Caught in the soup

Caught in the soup

Unpalatable veggies

Caught in the soup

With prices of most vegetables skyrocketing, supermarkets and online retailers too have hiked their rates adding to the misery of the common man. The prices of some vegetables in supermarkets and online portals are at least 10 to 20 per cent more than the local vendors, who often quote low prices to empty their stocks of the perishables.

‘Metrolife’ spoke to a few Bengalureans to find out if they still shop at supermarkets and through online retailers in spite of the spiralling rates.

Aparna K, employed with an e-commerce portal, says, “The prices are exorbitant online but I still go for it because it is convenient. For instance, while an uncut pineapple costs Rs 50 online, the cut and cleaned one costs Rs 80. I find the prices at local markets more reasonable but my tight work schedule doesn’t offer me the luxury to go to a shop and purchase them,” she says.

However, she admits that she finds the vegetables and fruits in local markets cheaper and of a better quality.

Some are, however, keen on buying fresh stuff at low prices and swear by their neighbourhood vegetable vendors. Vrinda Neeshath, a product engineer, never shops for vegetables at supermarkets because she finds them exorbitantly priced. She prefers to pick them up from a local vendor. “I shop from a local vegetable vendor who is known to me. He brings fresh vegetables and also gives me a small discount. I’ve never seen a drastic variation in prices at local markets,” says Vrinda.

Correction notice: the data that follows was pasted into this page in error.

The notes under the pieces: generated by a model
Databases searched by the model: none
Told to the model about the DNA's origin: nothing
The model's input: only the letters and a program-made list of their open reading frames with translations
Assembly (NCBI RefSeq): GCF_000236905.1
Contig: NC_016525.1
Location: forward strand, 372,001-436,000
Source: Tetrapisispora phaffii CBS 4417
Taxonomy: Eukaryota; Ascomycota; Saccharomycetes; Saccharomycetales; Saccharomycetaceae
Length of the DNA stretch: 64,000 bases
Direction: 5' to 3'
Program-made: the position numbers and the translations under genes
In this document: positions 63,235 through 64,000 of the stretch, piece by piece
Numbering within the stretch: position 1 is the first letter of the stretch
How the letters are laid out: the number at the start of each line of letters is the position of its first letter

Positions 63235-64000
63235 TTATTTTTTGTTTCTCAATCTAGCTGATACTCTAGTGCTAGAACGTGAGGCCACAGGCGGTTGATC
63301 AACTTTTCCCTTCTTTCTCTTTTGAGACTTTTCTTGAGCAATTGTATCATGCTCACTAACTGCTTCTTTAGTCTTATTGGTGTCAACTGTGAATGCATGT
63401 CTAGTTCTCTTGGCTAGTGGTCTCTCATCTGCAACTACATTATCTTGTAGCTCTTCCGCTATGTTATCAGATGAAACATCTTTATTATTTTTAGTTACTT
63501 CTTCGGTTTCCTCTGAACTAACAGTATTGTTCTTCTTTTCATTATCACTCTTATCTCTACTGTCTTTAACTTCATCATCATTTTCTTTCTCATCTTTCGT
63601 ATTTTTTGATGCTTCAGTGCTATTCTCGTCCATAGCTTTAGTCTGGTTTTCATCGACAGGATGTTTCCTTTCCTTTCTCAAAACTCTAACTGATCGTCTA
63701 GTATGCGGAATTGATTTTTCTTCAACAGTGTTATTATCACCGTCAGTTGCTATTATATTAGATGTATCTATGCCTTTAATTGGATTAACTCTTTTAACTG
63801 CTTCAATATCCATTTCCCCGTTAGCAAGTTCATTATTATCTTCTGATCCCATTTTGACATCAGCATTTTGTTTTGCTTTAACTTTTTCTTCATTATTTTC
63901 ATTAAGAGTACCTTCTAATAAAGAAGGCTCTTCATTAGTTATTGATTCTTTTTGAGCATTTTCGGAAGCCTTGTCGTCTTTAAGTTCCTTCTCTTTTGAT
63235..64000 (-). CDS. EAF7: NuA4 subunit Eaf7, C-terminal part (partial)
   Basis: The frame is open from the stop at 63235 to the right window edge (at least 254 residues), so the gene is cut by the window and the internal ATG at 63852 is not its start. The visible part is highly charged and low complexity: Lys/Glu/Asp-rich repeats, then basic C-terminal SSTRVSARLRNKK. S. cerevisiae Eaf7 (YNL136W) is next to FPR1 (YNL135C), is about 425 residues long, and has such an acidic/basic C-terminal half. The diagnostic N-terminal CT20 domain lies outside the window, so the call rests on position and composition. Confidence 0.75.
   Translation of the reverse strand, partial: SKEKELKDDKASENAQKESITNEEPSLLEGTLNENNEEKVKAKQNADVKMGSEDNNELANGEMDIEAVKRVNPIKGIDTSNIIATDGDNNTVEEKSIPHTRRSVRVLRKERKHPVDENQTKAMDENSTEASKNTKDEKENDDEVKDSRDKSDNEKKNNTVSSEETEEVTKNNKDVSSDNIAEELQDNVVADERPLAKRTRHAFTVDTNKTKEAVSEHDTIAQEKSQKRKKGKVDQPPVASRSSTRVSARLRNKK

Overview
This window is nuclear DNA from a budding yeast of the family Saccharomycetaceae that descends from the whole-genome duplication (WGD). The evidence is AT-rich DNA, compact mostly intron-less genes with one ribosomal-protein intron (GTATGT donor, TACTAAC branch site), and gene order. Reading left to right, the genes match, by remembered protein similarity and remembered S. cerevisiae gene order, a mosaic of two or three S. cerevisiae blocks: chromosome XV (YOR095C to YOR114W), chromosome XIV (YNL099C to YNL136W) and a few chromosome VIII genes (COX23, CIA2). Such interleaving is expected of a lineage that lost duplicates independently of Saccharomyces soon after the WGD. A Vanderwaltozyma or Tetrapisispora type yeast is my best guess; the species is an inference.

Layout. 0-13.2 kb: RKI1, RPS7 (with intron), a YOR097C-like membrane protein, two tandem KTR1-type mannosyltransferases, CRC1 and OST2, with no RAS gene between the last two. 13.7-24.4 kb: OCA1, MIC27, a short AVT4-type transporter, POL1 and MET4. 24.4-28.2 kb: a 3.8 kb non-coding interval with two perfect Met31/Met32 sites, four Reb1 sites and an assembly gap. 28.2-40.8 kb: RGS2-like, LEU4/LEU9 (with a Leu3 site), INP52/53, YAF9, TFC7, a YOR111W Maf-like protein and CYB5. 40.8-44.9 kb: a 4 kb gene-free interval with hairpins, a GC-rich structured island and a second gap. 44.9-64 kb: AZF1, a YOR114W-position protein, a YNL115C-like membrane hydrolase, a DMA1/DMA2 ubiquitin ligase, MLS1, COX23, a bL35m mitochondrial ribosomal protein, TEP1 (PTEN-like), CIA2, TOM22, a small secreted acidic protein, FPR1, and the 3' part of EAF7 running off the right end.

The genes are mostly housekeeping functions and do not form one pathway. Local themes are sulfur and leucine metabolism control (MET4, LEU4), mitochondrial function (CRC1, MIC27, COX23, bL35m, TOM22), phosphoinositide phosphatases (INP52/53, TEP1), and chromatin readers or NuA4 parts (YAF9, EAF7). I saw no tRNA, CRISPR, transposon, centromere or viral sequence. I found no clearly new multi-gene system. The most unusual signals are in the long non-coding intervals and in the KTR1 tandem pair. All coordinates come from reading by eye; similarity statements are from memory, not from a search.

It is the freedom to bargain at local markets that prompts Roopa Rao, a homemaker, to shop only from local vendors. “Packed vegetables look good but the moisture trapped in it spoils the vegetables and you have to consume them almost immediately. I never buy vegetables from a supermarket because of the unreasonable pricing. Peeled garlic costs Rs 80 in some supermarkets which is quite unreasonable. Anything that is cleaned and neatly packaged costs more,” she says.

Arun Padki, an IT professional, resides in Kengeri and chooses to shop online most of the time because he has to travel at least four kilometers to reach the local vegetable vendor. “While supermarkets add their establishment cost, rental and packaging price to the prices of products, online portals have their own criteria for pricing of a product. The rates differ from one portal to another,” says Arun, who points out that it is not always possible to do a comparison of prices before shopping.

The owner of an uptown supermarket, who didn’t want to be named, admits that there is at least 20 percent difference in the prices of vegetables sold at a supermarket and by the local vendor. “We have a local vendor who has been supplying vegetables for the last 10 years. He gives it to us at a reasonable rate but decides on a certain price because he needs to make his profit and we need to make ours,” he says.

He clarifies that they don’t unnecessarily hike prices of vegetables till the prices go up in the market. “We also include packing charges because that requires the use of materials and manpower.”

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